Ellie Beam is a psychiatry resident pursuing research at the intersection of neuroscience, computer science, and language. She completed MD/PhD training at Stanford Medical School with funding from the MSTP and the NRSA fellowship. Her doctoral thesis synthesized the neuroimaging literature into a framework for knowledge of human brain function, published in Nature Neuroscience and forming the basis for a US patent. Her work has been recognized by the Leah J. Dickstein Medical Student Award and Angier B. Duke Memorial Scholarship.

Clinical Focus

  • Residency

Honors & Awards

  • Angier B. Duke Full Tuition Merit Scholarship, Duke University (2009 - 2013)
  • Graduation with Distinction in English & Neuroscience, Duke University (2013)
  • Summa Cum Laude, Duke University (2013)
  • Leah J. Dickstein Medical Student Award, Association of Women Psychiatrists (2017)
  • Ruth L. Kirschstein National Research Service Award (F30), National Institute of Mental Health (2020 - 2022)
  • Trailblazing Trainee Award, Stanford Department of Psychiatry and Behavioral Sciences (2024 - 2025)


  • Amit Etkin, Elizabeth Beam. "United States Patent 16/888,530 Machine learning based generation of ontology for structural and functional mapping", Leland Stanford Junior University, Dec 24, 0020

All Publications

  • Neurocysticercosis Tu, J., Tran, D., Beam, E. RSNA Case Collection. 2022
  • A data-driven framework for mapping domains of human neurobiology Nature Neuroscience Beam, E., Potts, C., Poldrack, R. A., Etkin, A. 2021
  • Registration-free analysis of diffusion MRI tractography data across subjects through the human lifespan. NeuroImage Siless, V., Davidow, J. Y., Nielsen, J., Fan, Q., Hedden, T., Hollinshead, M., Beam, E., Vidal Bustamante, C. M., Garrad, M. C., Santillana, R., Smith, E. E., Hamadeh, A., Snyder, J., Drews, M. K., Van Dijk, K. R., Sheridan, M., Somerville, L. H., Yendiki, A. 2020: 116703


    Diffusion MRI tractography produces massive sets of streamlines that need to be clustered into anatomically meaningful white-matter bundles. Conventional clustering techniques group streamlines based on their proximity in Euclidean space. We have developed AnatomiCuts, an unsupervised method for clustering tractography streamlines based on their neighboring anatomical structures, rather than their coordinates in Euclidean space. In this work, we show that the anatomical similarity metric used in AnatomiCuts can be extended to find corresponding clusters across subjects and across hemispheres, without inter-subject or inter-hemispheric registration. Our proposed approach enables group-wise tract cluster analysis, as well as studies of hemispheric asymmetry. We evaluate our approach on data from the pilot MGH-Harvard-USC Lifespan Human Connectome project, showing improved correspondence in tract clusters across 184 subjects aged 8-90. Our method shows up to 38% improvement in the overlap of corresponding clusters when comparing subjects with large age differences. The techniques presented here do not require registration to a template and can thus be applied to populations with large inter-subject variability, e.g., due to brain development, aging, or neurological disorders.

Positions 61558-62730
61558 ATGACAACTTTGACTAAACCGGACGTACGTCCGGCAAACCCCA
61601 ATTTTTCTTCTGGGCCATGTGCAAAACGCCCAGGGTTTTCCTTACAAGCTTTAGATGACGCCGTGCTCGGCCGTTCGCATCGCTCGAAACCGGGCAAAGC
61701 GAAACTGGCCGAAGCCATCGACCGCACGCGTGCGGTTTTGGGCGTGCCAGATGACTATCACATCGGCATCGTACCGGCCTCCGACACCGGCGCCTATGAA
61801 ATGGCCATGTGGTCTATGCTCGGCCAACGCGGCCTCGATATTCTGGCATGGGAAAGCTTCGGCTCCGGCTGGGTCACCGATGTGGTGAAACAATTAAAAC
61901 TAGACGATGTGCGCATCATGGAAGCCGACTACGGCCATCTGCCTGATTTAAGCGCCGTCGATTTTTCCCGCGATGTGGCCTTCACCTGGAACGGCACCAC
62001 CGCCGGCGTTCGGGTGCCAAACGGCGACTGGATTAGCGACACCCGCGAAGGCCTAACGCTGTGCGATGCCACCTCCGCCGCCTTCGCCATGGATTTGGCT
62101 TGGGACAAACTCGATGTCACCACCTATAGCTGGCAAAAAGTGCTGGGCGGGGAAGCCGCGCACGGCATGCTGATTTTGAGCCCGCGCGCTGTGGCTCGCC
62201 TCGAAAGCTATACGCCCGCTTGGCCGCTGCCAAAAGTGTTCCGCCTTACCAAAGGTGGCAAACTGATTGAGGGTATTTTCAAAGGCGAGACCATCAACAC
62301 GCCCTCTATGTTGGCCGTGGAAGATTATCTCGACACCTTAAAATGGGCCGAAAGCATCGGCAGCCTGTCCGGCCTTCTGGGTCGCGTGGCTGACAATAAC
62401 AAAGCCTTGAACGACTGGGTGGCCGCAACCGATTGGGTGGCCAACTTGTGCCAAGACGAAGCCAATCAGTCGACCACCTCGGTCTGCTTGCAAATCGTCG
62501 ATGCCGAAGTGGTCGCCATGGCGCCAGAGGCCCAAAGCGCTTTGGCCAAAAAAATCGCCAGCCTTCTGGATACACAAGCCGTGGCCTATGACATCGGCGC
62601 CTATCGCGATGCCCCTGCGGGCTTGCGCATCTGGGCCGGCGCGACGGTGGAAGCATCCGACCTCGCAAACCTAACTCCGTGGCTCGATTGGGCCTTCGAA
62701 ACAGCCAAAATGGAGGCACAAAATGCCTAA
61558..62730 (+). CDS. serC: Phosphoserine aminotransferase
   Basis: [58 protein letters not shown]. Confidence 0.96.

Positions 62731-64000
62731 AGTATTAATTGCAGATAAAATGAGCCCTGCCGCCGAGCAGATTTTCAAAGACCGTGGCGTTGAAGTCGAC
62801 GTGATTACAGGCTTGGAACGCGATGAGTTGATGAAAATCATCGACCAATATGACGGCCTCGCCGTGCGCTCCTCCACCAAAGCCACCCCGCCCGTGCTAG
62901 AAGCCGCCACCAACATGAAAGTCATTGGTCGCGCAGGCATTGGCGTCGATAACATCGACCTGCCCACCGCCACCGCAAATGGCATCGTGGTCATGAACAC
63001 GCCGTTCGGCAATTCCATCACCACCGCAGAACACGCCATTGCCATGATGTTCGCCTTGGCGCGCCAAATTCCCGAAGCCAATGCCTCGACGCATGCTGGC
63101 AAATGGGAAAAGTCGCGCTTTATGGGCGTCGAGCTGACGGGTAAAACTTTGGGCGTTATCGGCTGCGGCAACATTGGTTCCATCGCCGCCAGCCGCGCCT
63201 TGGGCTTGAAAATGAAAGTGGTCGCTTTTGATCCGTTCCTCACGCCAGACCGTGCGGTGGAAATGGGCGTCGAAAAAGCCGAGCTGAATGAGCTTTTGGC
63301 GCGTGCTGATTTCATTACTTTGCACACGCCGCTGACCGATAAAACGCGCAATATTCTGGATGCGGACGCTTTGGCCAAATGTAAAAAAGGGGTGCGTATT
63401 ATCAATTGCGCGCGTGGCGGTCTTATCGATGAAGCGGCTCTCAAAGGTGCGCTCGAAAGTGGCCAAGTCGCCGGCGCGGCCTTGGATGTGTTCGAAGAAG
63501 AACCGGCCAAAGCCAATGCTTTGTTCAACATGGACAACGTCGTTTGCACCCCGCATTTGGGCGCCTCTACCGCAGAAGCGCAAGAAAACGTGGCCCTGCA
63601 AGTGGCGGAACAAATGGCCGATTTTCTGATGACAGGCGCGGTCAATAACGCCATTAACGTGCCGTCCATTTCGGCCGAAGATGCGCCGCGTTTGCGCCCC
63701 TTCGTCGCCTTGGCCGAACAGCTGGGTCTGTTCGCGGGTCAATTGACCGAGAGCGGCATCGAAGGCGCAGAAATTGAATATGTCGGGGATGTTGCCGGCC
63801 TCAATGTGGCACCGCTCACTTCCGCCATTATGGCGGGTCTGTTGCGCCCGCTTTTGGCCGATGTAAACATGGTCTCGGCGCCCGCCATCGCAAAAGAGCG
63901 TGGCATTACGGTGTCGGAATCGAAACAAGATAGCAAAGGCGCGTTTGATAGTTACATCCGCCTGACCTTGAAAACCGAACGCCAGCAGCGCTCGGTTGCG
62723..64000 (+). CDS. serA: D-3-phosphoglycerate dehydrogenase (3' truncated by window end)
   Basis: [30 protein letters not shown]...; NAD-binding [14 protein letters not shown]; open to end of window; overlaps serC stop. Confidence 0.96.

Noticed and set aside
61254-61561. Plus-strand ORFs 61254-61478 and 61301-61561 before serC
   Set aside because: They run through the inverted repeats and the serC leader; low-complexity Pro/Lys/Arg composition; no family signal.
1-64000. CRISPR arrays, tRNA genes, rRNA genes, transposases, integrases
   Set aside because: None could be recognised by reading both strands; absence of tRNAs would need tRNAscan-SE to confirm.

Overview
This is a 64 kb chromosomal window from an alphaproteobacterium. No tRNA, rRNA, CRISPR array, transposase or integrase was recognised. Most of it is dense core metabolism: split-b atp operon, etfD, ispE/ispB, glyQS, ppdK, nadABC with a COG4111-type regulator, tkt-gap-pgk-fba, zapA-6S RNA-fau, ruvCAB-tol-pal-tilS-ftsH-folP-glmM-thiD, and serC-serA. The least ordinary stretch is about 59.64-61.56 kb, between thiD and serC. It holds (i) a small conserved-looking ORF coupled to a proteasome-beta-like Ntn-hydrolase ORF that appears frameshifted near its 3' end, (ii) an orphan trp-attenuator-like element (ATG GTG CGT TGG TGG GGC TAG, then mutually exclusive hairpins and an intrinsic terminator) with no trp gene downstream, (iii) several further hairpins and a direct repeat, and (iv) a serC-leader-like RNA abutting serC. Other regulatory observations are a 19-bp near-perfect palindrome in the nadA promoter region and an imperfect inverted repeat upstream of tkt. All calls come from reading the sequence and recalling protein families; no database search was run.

View details for DOI 10.1016/j.neuroimage.2020.116703

    View details for PubMedID 32151759

  • Mapping Rhetorical Topologies in Cognitive Neuroscience TOPOLOGIES AS TECHNIQUES FOR A POST-CRITICAL RHETORIC Jack, J. L., Appelbaum, G., Beam, E. H., Moody, J., Huettel, S. A. Palgrave Macmillan. 2017: 125–150
  • Mapping the Semantic Structure of Cognitive Neuroscience JOURNAL OF COGNITIVE NEUROSCIENCE Beam, E., Appelbaum, L. G., Jack, J., Moody, J., Huettel, S. A. 2014; 26 (9): 1949-1965


    Cognitive neuroscience, as a discipline, links the biological systems studied by neuroscience to the processing constructs studied by psychology. By mapping these relations throughout the literature of cognitive neuroscience, we visualize the semantic structure of the discipline and point to directions for future research that will advance its integrative goal. For this purpose, network text analyses were applied to an exhaustive corpus of abstracts collected from five major journals over a 30-month period, including every study that used fMRI to investigate psychological processes. From this, we generate network maps that illustrate the relationships among psychological and anatomical terms, along with centrality statistics that guide inferences about network structure. Three terms--prefrontal cortex, amygdala, and anterior cingulate cortex--dominate the network structure with their high frequency in the literature and the density of their connections with other neuroanatomical terms. From network statistics, we identify terms that are understudied compared with their importance in the network (e.g., insula and thalamus), are underspecified in the language of the discipline (e.g., terms associated with executive function), or are imperfectly integrated with other concepts (e.g., subdisciplines like decision neuroscience that are disconnected from the main network). Taking these results as the basis for prescriptive recommendations, we conclude that semantic analyses provide useful guidance for cognitive neuroscience as a discipline, both by illustrating systematic biases in the conduct and presentation of research and by identifying directions that may be most productive for future research.

    View details for DOI 10.1162/jocn_a_00604

    View details for Web of Science ID 000340545300006

    View details for PubMedID 24666126